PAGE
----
Eras of Life
 Dinosaur Evolution
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  Tsintaosaurus spinorhinus
 Prehistoric Sea Monsters

Tsintaosaurus spinorhinus (Chien, 1958)

Tsintaosaurus spinorhinus dinosaur
Name Means: "Tsingtao Crested Lizard" Length: 33 feet (10 m)
Pronounced: ching-Dow-o -SAW-rus Weight: 3 tons (2,700 kilos)
When it lived: Late Cretaceous - 80 MYA    
Where found: Shandong Province, China    
   Tsintaosaurus was a large, heavily-built dinosaur that stood upright on its hind legs.  It is a member of the hadrosaur or duck-billed group These plant-eating dinosaurs had toothless beaks, strong jaws and a massive battery of grinding teeth that would have let them efficiently eat tough foliage.  It could have easily eaten pine needles or cycad fronds.  It's teeth were self-sharpening.  They had four-fingered hands and many of the hadrosaurs had elaborate crests on their heads. 
    Tsintaosaurus did not have a crest, rather it had a long horn in the middle of its forehead.  Unlike crests which faced backward, the horn projecting forward.  This has led to it often being called, "the Unicorn Dinosaur."  The feature was so unusual that scientists first thought that the fossil remains may have been those of two animals mixed together, but that theory has now been discarded.  No one is sure of the exact shape of the horn that developed around the fossilized bone.  It may have been fat or thin.  Some authorities have speculated that it had a sail.  No one knows what the horn was used for. It may have provided a visual signal in combat or courtship; it may have been used to make sounds, or it may even have enhanced its sense of smell.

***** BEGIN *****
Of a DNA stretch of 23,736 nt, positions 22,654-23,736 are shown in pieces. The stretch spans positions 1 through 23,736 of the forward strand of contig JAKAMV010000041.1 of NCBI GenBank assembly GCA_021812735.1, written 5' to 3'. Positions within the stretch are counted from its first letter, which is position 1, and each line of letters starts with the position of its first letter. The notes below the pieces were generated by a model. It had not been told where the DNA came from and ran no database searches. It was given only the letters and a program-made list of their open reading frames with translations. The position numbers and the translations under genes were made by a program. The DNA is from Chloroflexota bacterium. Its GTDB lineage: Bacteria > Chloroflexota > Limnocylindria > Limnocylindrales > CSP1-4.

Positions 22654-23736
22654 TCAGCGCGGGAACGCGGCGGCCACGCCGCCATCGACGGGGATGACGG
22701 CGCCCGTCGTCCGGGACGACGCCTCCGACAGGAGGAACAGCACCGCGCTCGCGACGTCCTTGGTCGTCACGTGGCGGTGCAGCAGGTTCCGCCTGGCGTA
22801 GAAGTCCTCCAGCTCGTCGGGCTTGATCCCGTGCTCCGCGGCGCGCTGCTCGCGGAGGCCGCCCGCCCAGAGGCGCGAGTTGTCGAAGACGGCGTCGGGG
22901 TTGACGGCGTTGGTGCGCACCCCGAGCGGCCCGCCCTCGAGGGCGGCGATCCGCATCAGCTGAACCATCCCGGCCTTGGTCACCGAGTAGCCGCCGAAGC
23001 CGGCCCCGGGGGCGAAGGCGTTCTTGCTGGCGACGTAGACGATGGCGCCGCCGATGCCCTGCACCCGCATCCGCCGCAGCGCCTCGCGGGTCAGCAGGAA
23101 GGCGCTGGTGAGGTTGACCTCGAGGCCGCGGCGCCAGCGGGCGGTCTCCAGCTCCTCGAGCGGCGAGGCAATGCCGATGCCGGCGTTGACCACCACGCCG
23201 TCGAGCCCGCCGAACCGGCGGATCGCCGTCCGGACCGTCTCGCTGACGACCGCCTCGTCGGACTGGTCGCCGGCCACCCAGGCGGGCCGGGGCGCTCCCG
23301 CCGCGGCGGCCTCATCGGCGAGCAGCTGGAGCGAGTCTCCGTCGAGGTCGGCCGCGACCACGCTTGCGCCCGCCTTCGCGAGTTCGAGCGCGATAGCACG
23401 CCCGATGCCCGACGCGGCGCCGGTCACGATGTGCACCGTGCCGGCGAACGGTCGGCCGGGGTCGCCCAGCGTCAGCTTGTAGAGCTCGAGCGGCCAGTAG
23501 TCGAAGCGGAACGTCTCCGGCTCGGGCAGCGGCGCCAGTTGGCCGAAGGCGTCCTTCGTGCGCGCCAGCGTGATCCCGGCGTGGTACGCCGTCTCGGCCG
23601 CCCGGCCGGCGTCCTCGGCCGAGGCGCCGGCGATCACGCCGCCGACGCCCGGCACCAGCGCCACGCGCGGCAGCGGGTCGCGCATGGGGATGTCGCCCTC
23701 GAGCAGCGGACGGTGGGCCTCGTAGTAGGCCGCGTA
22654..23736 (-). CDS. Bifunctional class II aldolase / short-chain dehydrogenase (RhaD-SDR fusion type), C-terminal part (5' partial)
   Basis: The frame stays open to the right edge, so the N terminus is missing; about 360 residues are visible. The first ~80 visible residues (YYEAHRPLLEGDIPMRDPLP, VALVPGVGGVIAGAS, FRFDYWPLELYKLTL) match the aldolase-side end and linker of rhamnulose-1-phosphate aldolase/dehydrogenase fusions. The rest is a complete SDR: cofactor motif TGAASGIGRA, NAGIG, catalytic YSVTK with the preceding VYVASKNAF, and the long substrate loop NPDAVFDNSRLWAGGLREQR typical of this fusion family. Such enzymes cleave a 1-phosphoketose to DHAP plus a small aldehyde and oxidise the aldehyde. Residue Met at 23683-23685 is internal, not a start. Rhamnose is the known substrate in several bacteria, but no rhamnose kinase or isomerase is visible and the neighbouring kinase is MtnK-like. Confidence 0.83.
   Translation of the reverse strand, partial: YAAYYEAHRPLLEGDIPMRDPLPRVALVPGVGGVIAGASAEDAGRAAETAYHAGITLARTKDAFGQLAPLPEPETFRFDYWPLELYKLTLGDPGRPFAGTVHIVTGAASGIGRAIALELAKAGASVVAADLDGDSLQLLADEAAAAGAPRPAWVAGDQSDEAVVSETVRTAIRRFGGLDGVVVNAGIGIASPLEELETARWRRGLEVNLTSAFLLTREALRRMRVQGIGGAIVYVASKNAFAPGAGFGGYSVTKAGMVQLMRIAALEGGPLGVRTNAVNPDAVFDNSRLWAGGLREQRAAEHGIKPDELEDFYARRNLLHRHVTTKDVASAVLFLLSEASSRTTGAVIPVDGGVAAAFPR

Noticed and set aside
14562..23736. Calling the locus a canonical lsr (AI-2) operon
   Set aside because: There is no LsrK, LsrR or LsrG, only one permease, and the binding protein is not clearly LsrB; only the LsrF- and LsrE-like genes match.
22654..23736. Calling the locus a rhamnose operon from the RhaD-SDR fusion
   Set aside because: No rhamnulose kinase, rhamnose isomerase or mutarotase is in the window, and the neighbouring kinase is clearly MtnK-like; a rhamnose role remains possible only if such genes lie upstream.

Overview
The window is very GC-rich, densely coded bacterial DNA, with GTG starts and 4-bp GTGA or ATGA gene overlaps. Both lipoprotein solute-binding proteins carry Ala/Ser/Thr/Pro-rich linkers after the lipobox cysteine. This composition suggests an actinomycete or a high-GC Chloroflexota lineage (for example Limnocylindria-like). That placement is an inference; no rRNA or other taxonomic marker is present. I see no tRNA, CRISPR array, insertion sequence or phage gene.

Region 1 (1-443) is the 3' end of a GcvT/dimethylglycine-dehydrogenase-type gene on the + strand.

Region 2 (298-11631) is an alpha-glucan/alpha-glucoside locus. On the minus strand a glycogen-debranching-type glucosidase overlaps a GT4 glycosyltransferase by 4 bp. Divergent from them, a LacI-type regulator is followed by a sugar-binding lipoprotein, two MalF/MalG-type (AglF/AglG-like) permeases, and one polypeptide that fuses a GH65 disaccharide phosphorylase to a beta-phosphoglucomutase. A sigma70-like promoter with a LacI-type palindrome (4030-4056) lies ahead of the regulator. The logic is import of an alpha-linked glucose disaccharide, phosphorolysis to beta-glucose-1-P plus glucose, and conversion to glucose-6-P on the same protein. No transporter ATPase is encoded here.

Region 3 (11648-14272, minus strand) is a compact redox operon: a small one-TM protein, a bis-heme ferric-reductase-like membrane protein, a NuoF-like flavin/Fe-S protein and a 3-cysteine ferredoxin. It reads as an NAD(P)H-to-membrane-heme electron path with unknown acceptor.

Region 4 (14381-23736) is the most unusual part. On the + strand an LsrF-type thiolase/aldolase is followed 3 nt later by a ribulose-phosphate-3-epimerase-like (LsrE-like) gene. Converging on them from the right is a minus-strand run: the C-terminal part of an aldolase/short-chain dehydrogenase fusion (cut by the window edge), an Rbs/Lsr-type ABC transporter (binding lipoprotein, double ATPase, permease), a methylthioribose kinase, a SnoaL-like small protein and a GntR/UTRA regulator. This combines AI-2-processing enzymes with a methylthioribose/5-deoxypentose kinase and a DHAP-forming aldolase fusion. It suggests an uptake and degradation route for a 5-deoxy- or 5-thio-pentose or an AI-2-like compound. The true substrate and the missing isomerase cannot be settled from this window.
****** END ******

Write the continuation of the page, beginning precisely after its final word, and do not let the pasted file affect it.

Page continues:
It is one of several strange dinosaurs discovered in China. Tsintaosaurus was named by Young Chung Chien in 1958.  after the city of Tsingtao in Shandong Province, where the fossil was found. The species name spinorhinus refers to the spine-like crest on its head.  Tsintaosaurus may be the same as Tanius (which was named earlier and therefore retains its name), which was a crestless Hadrosaurid from China. Tanius was named by Carl Wiman in 1929 


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